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Have Poles blood on their hands? :)


espana 17 | 911
6 Aug 2009 #1
Poles like to think that they fight against the Germans but some poles enjoy doing barbecues.

polandinjustice.com
SzwedwPolsce 11 | 1,595
6 Aug 2009 #2
I guess we all have if we look at specific persons and specific times in history. But it's a matter of definition, nothing else.
vetala - | 382
6 Aug 2009 #3
"The Jews own the buildings, and we own the streets."
HAHAHA! The guy obviosly doesn't know where this saying came from! When Poland was partitioned, in the Prussian Patrition Poles were not allowed to own houses. Their property was confiscated and sold to Prussians - and Jews! They were sometimes allowed to stay in the house, but they had to pay a rent to the new owner, quite often a Jew, which naturally made them pissed. And that's how the saying was made. The man has the right to feel wronged but it's increadibly funny that he would use THAT particular saying. And while we're at it my family's property was taken by communists as well and we're Polish. So it has nothing to do with antisemitism, it's simply bad luck.

Edit - I reread what i wrote and a certain realization struck me - what happened to the confiscated property of Poles after Poalnd regained independance? Were Jews dispossessed and the property went back to the rightful owners? Just how many of those Jewish houses 'stolen' by Poles were stolen FROM the Poles just 20 years earlier?
joepilsudski 26 | 1,389
6 Aug 2009 #4
According to the blog 'Poles loaded Jews onto 'gas trucks'...I thought it was 'gas ovens'...Which is it?...Maybe Poles never loaded anybody onto anything...
Bratwurst Boy 5 | 9,851
6 Aug 2009 #5
When Poland was partitioned, in the Prussian Patrition Poles were not allowed to own houses. Their property was confiscated and sold to Prussians - and Jews!

Any links?
time means 5 | 1,310
6 Aug 2009 #6
onto 'gas trucks'...I thought it was 'gas ovens'...Which is it?...Maybe Poles never loaded anybody onto anything...

strangevehicles.greyfalcon.us/NAZI%20GAS%20VANS.htm
TheOther 5 | 3,831
6 Aug 2009 #7
When Poland was partitioned, in the Prussian Patrition Poles were not allowed to own houses

That's nonsense.
vetala - | 382
6 Aug 2009 #8
Any links?

That's nonsense.

Ever heard of 'rugi pruskie'? We learn about it in schools. It started as a mass deportation and confiscation of properties of hundreds of thousands Poles (and to a lesser extent Jews with non-prussian citizenship) however with time any Pole could be dispossessed at any moment.

And of course every Pole heard about Drzymała's Van - a man called Drzymała whose property was taken away cheated the Prussian law by living in a van.
Bratwurst Boy 5 | 9,851
6 Aug 2009 #9
We learn about it in schools.

Well..why that doesn't surprise me....

Still..any links to support your teaching?
joepilsudski 26 | 1,389
6 Aug 2009 #10
joepilsudski:
onto 'gas trucks'...I thought it was 'gas ovens'...Which is it?...Maybe Poles never loaded anybody onto anything...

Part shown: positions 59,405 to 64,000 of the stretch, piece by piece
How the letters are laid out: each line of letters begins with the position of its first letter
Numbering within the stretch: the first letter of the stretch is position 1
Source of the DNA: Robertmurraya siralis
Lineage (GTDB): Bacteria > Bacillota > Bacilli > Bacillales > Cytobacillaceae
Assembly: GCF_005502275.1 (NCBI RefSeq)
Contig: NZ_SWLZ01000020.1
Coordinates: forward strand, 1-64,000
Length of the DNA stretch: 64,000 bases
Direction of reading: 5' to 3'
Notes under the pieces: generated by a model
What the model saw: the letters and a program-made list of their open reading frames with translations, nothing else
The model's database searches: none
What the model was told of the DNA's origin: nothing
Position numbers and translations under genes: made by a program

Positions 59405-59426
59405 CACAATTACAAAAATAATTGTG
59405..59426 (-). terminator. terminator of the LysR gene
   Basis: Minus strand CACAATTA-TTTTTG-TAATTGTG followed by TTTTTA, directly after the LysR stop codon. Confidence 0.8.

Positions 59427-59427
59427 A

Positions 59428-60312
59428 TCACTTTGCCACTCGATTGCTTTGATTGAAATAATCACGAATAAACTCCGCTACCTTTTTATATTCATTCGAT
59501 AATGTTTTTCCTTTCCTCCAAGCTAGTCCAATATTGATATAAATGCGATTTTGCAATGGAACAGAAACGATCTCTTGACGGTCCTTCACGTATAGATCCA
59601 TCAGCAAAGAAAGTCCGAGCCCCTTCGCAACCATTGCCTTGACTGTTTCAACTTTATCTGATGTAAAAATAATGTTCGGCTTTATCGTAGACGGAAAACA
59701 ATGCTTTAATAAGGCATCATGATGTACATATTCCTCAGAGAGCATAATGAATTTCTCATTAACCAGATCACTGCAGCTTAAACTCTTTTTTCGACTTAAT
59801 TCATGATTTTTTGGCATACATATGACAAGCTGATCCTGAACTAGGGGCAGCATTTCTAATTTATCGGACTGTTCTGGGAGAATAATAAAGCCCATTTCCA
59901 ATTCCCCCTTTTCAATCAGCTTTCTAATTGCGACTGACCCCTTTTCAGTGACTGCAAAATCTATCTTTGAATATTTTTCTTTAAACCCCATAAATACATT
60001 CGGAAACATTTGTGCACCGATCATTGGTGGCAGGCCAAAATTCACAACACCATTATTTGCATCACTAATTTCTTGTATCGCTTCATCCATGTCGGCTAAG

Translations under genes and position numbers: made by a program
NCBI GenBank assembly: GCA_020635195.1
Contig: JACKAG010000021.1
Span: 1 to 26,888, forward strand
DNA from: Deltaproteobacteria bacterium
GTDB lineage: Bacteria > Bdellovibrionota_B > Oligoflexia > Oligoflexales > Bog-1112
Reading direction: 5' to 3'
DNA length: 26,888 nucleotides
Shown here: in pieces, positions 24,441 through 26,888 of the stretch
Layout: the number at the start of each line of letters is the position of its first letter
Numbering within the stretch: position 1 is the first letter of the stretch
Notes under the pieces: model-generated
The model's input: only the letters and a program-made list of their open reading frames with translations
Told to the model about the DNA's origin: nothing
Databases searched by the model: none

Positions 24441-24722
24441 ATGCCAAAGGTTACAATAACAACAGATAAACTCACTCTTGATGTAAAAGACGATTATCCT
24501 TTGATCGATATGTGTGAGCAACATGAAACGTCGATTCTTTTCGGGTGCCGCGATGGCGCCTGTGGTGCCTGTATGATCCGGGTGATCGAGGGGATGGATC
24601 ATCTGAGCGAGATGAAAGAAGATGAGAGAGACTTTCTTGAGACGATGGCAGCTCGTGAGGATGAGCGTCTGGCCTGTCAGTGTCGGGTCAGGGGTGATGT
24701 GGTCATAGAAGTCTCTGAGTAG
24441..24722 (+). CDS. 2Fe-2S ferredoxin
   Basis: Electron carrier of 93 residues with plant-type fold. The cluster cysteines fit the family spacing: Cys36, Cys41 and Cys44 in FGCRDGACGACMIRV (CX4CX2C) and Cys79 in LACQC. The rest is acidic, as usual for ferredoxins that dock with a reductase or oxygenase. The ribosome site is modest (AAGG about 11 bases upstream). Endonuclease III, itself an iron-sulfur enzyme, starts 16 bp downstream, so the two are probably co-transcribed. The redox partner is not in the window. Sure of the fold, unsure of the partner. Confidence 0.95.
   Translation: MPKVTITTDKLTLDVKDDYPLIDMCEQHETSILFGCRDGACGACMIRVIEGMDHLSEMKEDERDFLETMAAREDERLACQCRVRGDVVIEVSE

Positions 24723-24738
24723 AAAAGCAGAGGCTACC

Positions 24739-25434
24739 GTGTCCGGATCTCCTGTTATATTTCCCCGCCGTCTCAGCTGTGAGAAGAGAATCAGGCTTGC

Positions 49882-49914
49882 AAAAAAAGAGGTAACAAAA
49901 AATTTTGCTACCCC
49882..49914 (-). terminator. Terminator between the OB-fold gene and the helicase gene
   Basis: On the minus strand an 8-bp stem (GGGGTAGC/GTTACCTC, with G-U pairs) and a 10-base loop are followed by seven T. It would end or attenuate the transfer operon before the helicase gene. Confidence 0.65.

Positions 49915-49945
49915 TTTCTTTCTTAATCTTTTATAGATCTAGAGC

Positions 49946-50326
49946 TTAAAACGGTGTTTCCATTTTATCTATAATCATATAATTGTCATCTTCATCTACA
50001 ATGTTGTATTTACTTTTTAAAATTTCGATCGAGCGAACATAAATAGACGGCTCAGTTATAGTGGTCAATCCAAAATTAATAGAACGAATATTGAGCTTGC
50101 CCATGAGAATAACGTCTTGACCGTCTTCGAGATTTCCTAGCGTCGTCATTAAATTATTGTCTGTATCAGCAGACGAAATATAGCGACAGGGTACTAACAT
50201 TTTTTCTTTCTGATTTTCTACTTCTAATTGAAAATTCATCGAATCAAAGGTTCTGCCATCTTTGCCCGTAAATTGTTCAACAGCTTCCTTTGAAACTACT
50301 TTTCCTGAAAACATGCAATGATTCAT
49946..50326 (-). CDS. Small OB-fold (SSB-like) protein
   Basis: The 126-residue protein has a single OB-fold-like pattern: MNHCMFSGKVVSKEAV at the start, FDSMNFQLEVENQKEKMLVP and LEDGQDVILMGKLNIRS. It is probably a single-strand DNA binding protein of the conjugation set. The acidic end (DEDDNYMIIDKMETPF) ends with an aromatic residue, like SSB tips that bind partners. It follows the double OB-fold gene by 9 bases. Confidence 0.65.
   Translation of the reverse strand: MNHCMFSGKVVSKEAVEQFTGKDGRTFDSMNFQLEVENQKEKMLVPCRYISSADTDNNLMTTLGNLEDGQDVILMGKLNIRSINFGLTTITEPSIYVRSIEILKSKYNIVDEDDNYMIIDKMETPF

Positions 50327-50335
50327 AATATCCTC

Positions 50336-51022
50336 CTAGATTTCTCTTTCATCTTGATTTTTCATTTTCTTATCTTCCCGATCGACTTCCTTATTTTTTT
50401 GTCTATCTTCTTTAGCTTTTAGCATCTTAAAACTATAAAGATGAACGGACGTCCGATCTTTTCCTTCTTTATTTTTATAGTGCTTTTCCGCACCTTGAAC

So it's 'gas vans'...Must have been a lot of these to have killed 6000000 Jews...Or is it 3000000?...Or what was the number?...Any Poles go into those vans or just Khazars?...Actually, the first 'gas van' was invented by a Bolshevik Jew who worked for the GPU...He took a 1930s era Ford truck, had the truck compartment sealed airtight, and then had a feed of the exhaust hose into the back, using the carbon monoxide to kill Russians and Ukrainians...Don't beleive me?...Do some research; look it up....I posted the whole story here long ago.
vetala - | 382
6 Aug 2009 #11
en.wikipedia.org/wiki/Drzyma%C5%82a%27s_wagon
TheOther 5 | 3,831
6 Aug 2009 #12
vetala

You're talking about the Prussian settlement commision. Straight from the source you provided:

"The Commission was empowered to purchase vacant property..."

You see the words "purchase" and "vacant"?

That Poles were not allowed to own property is not true, Vetala.
vetala - | 382
6 Aug 2009 #13
TheOther
Please pay attention to the part which says - found that the Colonization Commission's rules forbade him as a Pole to build a permanent dwelling on his land

en.wikipedia.org/wiki/Prussian_deportations
Bratwurst Boy 5 | 9,851
6 Aug 2009 #14
From your link:

...To get around the rule, he set himself up in a gypsy wagon and for more than a decade tenaciously defied in the courts all attempts to remove him.

My...how brutal!
vetala - | 382
6 Aug 2009 #15
My...how brutal!

No, it was not brutal and therefore perfectly ok. Poles should have all lived in vans, that's their proper place.
TheOther 5 | 3,831
6 Aug 2009 #16
vetala

You said "When Poland was partitioned, in the Prussian Patrition Poles were not allowed to own houses". This is simply not true. You generalize.
Bratwurst Boy 5 | 9,851
6 Aug 2009 #17
Well...I'm sure some Prussians lived also in Van's (maybe not for so long though).

And no...most Poles led a perfectly normal life and when they agreed to the laws could buy land and houses like everybody else.

...Prussia's Germanisation policies in the Province of Posen mostly failed.
Although most of the administrative measures aimed against the Poles remained in force until 1918, between 1912 and 1914 only four Polish-owned estates were expropriated, while at the same time Polish social organizations successfully competed with German trade organizations and even started to buy land from the Germans...